It’s not quite Halloween yet, but that’s not stopping the lighting crew at the Deaf Institute from making the stage look like London Fog, Jack the Ripper era. Warpaint casually take the stage engulfed by dry ice and sombre green ‘mood’ lighting, prompting singer Emily Kokal to rightfully ask ‘What’s with the Fog Machine?’

Ah those quaint Anglo – American differences. They say TO-MAY-TO we say TO-MAR-TO. We say Smoke Machine they say……..err……Fog Machine. Meanwhile, stage right her partner in crime Theresa Wayman offers a few bemusing mic checks, hollering a few ‘ho’s’ down the mic before rather mischievously adding ‘I’m a ho!’ With a declaration as bold as that it’s a good job this isn’t London, Jack the Ripper era.

You can’t blame the house manager for going all out with the moody atmosphere though. On record, Warpaint’s sound is certainly mysterious and moody, beguiling and sombre.

They open with (the rather easy for me to remember) ‘Warpaint.’ Hell, calling a song after the name of your band worked for Iron Maiden so why not Warpaint? Although I’m guessing that there are not too many Iron Maiden fans in the capacity crowd tonight.

What becomes quickly apparent and for the rest of the set is how incredibly well the songs from their debut EP and LP translate live. At times on record Warpaint appear to be more content to dwell in a dark recess of reverb. Live they push themselves much more to the forefront.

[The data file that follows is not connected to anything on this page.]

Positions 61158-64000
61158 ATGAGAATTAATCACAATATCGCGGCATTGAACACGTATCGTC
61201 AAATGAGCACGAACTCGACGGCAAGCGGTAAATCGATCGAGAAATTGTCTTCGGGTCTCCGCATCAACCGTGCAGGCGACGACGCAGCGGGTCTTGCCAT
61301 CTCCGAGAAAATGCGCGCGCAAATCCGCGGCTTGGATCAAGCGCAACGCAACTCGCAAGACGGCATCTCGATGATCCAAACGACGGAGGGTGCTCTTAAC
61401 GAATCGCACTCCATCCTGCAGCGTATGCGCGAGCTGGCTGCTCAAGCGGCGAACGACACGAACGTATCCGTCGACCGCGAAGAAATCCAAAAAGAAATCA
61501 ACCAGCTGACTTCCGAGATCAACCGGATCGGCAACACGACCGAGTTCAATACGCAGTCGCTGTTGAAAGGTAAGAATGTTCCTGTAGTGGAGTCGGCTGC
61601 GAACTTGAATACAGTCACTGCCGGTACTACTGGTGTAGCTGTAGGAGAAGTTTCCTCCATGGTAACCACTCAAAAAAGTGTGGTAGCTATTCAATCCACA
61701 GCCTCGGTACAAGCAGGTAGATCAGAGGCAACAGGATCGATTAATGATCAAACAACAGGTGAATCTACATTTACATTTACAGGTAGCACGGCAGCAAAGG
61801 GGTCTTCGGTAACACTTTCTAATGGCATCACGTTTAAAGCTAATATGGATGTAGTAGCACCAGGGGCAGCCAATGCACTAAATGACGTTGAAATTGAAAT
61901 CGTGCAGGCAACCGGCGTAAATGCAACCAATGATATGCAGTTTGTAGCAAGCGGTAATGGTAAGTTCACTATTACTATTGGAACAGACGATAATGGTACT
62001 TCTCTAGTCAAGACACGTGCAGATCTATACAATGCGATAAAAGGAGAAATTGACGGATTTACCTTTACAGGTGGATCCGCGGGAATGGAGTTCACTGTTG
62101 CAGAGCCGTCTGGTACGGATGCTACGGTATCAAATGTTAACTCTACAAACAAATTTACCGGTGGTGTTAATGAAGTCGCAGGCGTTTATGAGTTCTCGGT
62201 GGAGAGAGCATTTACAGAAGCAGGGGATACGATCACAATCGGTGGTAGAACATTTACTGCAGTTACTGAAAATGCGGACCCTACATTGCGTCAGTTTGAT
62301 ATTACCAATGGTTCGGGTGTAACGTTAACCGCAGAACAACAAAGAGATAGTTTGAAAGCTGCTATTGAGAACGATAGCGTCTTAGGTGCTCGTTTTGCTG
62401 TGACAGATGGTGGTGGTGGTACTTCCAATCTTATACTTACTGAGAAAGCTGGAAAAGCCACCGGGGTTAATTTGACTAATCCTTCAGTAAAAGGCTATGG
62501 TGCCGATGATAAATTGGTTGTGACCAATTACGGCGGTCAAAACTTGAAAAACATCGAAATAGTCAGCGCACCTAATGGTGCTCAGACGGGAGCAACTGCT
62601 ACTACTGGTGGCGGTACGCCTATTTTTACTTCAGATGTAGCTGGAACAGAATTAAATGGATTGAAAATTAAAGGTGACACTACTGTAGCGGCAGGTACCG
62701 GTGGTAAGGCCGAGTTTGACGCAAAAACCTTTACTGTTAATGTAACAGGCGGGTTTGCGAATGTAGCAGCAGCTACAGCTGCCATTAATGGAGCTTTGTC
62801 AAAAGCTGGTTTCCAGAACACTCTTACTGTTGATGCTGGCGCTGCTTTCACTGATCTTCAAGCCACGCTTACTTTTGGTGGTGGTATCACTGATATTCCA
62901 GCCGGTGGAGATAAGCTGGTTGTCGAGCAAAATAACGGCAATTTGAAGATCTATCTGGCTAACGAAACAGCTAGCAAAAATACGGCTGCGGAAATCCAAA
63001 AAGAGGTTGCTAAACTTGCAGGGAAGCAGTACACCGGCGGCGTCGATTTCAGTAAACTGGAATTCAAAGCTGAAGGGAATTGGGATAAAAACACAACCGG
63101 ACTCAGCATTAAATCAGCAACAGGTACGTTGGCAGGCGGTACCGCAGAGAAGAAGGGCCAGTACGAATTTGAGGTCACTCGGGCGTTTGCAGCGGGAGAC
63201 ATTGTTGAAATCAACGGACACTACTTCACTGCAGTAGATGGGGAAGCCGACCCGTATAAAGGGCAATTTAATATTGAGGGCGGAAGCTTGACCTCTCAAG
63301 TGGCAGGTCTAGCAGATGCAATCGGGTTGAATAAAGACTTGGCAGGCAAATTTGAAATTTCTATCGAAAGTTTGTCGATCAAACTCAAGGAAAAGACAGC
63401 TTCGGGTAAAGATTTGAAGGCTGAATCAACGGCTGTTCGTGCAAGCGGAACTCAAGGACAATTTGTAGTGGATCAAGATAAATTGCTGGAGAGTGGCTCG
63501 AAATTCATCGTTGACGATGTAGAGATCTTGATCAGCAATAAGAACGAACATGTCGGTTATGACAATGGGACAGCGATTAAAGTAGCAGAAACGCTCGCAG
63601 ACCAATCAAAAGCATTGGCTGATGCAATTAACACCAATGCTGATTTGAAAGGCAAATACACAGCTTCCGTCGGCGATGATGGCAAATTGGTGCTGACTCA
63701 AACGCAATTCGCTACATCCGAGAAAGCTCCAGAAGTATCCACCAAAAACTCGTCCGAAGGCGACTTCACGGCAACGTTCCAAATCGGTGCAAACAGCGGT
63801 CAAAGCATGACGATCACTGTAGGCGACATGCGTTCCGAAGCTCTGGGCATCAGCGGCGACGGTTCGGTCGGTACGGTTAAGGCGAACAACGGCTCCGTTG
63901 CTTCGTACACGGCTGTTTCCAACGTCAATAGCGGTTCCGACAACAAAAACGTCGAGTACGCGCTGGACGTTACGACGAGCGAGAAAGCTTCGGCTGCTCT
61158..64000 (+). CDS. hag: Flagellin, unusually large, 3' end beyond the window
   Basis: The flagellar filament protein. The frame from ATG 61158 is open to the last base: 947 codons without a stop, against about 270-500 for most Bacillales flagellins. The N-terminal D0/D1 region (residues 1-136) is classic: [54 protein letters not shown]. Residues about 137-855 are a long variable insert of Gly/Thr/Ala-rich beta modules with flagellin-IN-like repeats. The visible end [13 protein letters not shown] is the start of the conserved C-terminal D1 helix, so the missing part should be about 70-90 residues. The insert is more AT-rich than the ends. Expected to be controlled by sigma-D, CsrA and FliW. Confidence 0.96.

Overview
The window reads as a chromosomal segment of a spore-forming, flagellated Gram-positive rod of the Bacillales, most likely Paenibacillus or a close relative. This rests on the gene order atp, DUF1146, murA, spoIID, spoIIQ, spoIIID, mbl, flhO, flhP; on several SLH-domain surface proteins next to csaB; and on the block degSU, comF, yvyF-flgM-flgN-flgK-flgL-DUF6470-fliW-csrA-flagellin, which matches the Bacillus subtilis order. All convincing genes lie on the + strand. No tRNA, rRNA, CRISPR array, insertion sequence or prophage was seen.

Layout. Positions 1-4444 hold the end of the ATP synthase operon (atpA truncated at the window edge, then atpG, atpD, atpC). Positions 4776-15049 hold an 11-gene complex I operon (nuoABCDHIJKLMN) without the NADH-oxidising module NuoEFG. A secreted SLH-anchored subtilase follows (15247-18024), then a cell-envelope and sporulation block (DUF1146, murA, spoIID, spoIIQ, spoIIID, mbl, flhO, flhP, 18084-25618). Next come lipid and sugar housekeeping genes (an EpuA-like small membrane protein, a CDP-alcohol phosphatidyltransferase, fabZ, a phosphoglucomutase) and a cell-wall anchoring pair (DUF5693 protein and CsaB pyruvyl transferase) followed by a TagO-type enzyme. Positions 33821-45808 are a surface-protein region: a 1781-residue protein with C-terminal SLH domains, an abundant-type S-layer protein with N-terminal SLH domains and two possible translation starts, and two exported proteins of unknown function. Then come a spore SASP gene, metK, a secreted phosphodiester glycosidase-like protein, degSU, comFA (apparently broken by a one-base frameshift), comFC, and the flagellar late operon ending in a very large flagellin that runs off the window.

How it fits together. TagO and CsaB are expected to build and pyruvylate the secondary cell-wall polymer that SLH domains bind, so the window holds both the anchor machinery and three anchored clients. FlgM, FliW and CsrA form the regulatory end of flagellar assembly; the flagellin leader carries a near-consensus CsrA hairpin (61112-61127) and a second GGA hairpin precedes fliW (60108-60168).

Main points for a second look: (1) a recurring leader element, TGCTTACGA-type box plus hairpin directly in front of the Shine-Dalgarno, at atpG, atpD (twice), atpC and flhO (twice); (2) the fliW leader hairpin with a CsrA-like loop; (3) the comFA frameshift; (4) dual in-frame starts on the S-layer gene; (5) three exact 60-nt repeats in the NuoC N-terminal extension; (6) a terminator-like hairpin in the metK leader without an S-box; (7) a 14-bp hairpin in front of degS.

Emily Kokal perches on the edge of the stage during ‘Composure’ singing out to a spellbound audience ‘How can I keep my composure?’ Somehow she manages to and instead of falling into the crowd she returns to perform the single ‘Undertow’ resulting in fits of hysterical screaming from the Warpaint Ultra fan club stage left.

Kokal, Wayman and Jenny Lee Lindberg (bass/vocals) combine their weaving spooky harmonies to haunting affect. The vocal refrain of ‘What’s the matter? You hurt yourself?’ subtly borrowed from Nirvana’s ‘Polly’.

There are echoes of early Cat Power and perhaps even The Breeders in their vocal style. It’s kind of reminiscent of a group of cheerleaders meddling with heavy narcotics.

But despite their youthful age Warpaint are anything but little girls lost. I don’t think I can ever recall having seen another band appear to be having so much fun onstage whilst impeccably delivering their craft. There appears to be an incredible chemistry between them and an effortless exuberance for playing live. It really is a joy to behold.

The house manager can’t win tonight. As soon as he switches the mood setting from ‘Saucy Jack’ to ‘Turn on The Bright Lights’ Wayman shouts down the mic ‘Why are the lights so bright??’ before leading into the slithering guitar intro of‘Elephants’. A heavy blast of fog bellows out into the air once again, perhaps as an offering of apology to the photo sensitive guitarist.

The only real downer tonight is the no show of the rather excellent ‘Billie Holiday’ from the ‘Exquisite Corpse’ EP but all in all this is a truly memorable live performance evocative of the kind of raw emotion that support band Friction can only dream of.

If you’ve heard some Warpaint songs on record and are not too sure about them then I would urge you go out and see them live where you will find them to be a totally different prospect all together. For those of you who are already convinced, prepare to be amazed.